WINNIPEG — The COVID-19 pandemic has changed Canadians – from their spending habits, to the food they eat and the clothes they wear, and, according to one of Canada’s largest research and analytics companies, the post-pandemic world may look a lot different.
“I think it is an understatement to say that this crisis has changed us,” Christian Bourque, Leger’s executive vice president said on Thursday, during a webinar hosted by Casacom exploring Canadians’ changing behaviour.
Bourque said there will be a number of ways that Canadians’ behaviour will change after the pandemic, which will have far-reaching impacts on the country’s economy.
Leger does weekly national surveys with the Association of Canadian Studies. The information referenced in this article is from two separate Leger surveys that polled more than 3,000 Canadians.
THE PUSH TO A DIGITAL LIFESTYLE
According to Leger, the pandemic has acted as a springboard for the digital era.
Since the start of the pandemic, 55 per cent of Canadians who participated in the survey did at least one online purchase for the first time or began purchasing online more often.
Bourque said 18 per cent of Canadians began purchasing online for the first time in their lives during the pandemic.
“I think for brick and mortar, to some extent, those who were suffering coming into the crisis will suffer even more coming out of it,” he said.
“The champions of retail will remain the champions of retail.”
Bourque said this trend will force smaller independent local stores to increase their online presence.
The move to online has gone beyond purchasing as well. There has also been an emerging e-learning trend.
Bourque said 25 per cent of Canadians have done some sort of learning course or tutorial online.
“For a lot of Canadians, e-learning is becoming part of their lifestyle,” he said.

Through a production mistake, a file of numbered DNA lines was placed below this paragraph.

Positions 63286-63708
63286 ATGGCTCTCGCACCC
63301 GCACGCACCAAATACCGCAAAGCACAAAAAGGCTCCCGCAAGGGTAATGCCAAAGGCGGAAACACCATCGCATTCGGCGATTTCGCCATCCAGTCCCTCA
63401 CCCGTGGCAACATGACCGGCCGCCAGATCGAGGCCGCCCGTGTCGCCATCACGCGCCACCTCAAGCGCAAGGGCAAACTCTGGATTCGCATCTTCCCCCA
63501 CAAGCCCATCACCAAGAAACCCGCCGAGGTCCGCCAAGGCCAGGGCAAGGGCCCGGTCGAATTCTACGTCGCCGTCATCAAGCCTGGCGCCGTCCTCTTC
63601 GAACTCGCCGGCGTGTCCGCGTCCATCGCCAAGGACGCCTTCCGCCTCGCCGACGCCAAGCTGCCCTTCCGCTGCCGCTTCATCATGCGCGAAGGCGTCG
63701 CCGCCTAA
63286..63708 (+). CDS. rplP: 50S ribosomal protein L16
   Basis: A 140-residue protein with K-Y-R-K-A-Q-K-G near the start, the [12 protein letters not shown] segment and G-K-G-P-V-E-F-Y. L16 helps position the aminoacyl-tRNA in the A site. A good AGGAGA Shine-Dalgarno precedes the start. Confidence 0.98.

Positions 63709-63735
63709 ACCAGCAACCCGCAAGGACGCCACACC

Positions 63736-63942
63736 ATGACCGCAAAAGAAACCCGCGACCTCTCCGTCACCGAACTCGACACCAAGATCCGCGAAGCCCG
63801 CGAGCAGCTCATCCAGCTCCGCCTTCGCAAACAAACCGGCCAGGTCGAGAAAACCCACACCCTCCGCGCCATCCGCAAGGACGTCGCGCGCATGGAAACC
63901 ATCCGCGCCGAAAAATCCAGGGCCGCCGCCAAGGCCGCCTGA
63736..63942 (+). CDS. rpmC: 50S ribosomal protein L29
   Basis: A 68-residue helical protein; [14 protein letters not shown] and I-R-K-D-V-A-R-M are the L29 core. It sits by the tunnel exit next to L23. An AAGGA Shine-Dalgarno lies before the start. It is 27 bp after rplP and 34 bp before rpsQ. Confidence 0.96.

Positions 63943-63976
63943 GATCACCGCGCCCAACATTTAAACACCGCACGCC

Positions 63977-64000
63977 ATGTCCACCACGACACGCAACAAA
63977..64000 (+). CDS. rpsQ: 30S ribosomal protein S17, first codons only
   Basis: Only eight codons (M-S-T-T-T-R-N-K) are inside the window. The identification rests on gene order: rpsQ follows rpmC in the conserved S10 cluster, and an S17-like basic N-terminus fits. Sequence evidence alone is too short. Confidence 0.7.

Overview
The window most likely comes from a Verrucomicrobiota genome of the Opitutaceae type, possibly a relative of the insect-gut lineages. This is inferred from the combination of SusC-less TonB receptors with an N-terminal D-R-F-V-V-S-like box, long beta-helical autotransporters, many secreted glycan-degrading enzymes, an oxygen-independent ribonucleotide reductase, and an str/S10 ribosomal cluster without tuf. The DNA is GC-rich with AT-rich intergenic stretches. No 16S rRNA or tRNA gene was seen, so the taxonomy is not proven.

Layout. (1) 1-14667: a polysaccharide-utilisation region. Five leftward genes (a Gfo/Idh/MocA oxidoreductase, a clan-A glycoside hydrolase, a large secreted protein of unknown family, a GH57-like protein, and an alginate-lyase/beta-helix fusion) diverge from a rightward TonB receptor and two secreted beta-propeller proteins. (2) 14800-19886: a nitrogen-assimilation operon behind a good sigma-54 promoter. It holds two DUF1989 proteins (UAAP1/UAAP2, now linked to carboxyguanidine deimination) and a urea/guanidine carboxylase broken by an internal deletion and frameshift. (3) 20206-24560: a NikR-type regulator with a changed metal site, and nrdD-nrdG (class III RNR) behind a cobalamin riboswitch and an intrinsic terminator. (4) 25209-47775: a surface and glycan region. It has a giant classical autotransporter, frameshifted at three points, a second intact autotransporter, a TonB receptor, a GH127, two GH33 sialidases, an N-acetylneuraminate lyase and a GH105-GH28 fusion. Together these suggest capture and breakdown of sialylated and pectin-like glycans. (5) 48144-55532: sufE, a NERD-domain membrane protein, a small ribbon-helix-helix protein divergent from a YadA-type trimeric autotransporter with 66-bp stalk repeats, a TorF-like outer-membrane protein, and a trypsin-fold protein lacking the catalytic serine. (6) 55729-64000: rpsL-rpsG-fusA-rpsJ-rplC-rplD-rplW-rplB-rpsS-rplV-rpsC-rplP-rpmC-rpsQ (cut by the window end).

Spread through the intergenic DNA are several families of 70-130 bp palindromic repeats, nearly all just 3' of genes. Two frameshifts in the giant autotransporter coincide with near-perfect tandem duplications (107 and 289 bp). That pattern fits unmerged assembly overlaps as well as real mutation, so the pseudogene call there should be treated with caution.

WORKING FROM HOME IS HERE TO STAY
In an effort to follow physical distancing measures outlined by public health officials many businesses opted to have employees work from home.
But according to Leger’s survey, the return to the office may not be so easy.
“Employers will need to react, employees will need to adapt because working from home is here to stay,” said Bourque.
He said close to 50 per cent of Canadians surveyed said they are working from home now because of the crisis, and close to 80 per cent said they were satisfied working from home.
Bourque said this shift to the home-office will have far-reaching effects on Canada’s economy. He said he believes within a year or two many office buildings will be down-sizing to accommodate the shift to homes. Even apparel stores will have to make decisions on how much business clothing they carry, as less people are required to dress up to go to work.
“All of the impacts of more people working from home – in a massive way are still hard to comprehend,” Bourque said.
SPEND LESS AND SAVE MORE…JUST IN CASE
Leger said as life begins to return to normal, the amount of spending on ‘non-essential’ items may decline. Bourque said this will come with a growing attitude among Canadians of – as he puts it – ‘cool to be cheap.’